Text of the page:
The Democratic Republic of Congo’s cobalt as well as other minerals are set to get higher royalties as at next week. This is after the prime minister signs a decree to designate the minerals as “strategic”.
The mines Minister Mr. Martin Kabwelulu said that this change is part of a new mining code. On the other hand, companies such as Glencore and Randgold oppose the code as it axes tax exemptions and hikes royalties and profit taxes. They have since been holding out the hope that it might be watered down in further negotiations.
Furthermore, the government is yet to formally announce which metals will be classed as strategic in the new code and subject to royalties of 10%. Before the code was introduced, companies paid a rate of 2% for cobalt. They will now be subjected to pay 3.5% under the new code.
The government considers minerals with the “strategic” designation important for the economic, social and industrial future of the country. The new code came into effect in June of this year. Meanwhile, companies are of the opinion that its tax hikes and cancellation of 10-year exemptions for existing projects against changes to the previous fiscal and customs regimes breach previous agreements with the government, and will deter further investment.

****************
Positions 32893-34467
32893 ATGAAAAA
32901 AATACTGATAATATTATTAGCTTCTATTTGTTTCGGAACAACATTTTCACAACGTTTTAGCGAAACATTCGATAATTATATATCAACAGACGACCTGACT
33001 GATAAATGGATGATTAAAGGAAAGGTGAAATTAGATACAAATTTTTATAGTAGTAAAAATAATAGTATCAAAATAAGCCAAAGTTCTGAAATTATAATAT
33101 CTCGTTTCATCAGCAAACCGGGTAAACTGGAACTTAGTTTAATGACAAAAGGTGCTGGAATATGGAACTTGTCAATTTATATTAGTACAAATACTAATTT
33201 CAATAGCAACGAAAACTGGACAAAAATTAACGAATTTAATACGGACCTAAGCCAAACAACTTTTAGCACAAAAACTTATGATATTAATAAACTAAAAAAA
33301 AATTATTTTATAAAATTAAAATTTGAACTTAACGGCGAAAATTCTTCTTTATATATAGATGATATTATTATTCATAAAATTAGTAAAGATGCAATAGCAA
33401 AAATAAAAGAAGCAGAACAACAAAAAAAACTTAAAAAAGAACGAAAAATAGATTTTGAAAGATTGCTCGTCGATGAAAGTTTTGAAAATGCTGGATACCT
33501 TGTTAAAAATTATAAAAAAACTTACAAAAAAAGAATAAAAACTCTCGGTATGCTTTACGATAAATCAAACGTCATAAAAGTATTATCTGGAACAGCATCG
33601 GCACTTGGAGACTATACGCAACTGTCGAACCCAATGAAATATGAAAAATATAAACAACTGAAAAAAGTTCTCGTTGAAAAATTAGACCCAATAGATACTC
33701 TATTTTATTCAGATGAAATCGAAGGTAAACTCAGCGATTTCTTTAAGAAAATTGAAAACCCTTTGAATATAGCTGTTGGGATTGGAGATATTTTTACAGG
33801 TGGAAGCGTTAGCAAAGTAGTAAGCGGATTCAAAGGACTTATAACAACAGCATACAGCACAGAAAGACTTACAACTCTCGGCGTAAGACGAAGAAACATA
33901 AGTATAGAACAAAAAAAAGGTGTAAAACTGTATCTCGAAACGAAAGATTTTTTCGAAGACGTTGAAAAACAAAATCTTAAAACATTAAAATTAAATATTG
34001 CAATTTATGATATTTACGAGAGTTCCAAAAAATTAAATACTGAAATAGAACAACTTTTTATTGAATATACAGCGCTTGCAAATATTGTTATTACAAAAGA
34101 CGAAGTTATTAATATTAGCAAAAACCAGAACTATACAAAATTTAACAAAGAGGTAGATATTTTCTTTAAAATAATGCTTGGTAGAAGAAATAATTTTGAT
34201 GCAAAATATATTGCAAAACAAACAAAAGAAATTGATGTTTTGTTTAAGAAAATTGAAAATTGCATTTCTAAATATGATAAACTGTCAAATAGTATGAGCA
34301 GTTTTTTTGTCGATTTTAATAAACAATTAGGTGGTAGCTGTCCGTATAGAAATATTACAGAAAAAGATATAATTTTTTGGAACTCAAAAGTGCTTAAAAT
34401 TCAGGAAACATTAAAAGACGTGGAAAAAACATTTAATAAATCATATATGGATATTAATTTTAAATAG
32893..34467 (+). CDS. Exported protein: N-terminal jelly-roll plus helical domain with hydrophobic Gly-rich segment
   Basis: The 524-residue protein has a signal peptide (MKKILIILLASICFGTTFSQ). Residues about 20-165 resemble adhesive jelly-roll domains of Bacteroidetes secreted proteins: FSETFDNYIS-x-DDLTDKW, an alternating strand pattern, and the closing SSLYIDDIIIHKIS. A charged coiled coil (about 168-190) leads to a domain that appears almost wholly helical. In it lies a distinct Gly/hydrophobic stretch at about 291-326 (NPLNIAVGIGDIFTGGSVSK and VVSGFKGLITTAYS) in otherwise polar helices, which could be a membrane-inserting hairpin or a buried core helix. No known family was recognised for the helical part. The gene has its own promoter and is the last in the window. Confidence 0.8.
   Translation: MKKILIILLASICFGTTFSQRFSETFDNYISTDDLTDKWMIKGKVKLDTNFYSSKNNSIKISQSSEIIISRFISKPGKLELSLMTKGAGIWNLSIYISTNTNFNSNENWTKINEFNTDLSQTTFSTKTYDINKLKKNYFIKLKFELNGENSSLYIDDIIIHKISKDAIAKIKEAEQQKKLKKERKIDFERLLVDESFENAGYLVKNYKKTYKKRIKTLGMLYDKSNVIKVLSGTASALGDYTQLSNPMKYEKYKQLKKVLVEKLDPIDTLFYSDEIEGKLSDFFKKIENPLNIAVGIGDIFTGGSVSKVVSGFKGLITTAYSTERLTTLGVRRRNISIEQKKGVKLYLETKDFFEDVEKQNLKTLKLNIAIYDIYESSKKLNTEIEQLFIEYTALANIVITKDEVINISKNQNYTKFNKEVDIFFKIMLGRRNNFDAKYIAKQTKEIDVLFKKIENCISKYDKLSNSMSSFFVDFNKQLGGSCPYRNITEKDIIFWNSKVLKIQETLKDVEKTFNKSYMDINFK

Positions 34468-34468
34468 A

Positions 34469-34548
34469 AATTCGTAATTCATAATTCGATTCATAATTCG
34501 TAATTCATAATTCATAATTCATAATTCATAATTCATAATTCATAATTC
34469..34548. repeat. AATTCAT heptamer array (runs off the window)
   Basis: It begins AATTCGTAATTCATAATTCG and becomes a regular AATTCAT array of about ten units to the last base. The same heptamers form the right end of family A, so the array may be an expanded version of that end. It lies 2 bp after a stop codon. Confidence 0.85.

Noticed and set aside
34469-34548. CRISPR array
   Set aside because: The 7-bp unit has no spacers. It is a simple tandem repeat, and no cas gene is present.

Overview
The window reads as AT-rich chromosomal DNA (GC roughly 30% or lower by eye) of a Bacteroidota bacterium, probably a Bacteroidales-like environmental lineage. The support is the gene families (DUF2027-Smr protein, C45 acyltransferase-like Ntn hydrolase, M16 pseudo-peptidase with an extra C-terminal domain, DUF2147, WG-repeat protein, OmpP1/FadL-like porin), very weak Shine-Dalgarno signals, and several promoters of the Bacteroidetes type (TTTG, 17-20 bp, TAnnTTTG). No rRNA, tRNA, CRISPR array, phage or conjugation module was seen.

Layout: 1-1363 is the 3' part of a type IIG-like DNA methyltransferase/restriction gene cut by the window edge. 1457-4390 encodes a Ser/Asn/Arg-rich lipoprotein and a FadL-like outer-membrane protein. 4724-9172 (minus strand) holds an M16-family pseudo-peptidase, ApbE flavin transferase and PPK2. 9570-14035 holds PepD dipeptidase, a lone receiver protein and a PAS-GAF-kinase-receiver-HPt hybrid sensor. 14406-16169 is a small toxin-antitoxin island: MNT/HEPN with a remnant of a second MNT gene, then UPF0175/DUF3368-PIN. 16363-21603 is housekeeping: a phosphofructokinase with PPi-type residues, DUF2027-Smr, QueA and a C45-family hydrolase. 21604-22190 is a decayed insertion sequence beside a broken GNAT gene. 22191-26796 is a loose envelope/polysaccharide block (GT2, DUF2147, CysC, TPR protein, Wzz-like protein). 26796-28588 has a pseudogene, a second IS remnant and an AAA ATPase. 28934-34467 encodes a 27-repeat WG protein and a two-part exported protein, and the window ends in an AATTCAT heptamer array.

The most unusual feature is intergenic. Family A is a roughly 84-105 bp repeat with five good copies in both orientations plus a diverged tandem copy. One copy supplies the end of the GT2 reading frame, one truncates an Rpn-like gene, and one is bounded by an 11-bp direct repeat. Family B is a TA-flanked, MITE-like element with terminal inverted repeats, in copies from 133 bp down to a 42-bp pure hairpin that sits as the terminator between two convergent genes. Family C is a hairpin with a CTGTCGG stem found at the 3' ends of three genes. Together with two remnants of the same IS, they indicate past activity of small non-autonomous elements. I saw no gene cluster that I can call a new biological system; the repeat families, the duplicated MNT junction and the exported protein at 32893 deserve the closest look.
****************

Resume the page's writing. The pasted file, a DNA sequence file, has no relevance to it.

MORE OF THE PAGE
On the other hand, Kabwelulu insisted that all companies are to pay the royalties and taxes as stipulated by the new code. This is despite Randgold’s statement last month on claims of negotiations on the same.
Democratic Republic of Congo is Africa’s top copper producer and the world’s leading miner of cobalt, a mineral which has seen a surge in demand due to the manufacture of electric car batteries and mobile phones. Big mining firms with investments in Congo include AngloGold Ashanti, Ivanhoe Mines, China Molybdenum, Zijin Mining and MMG.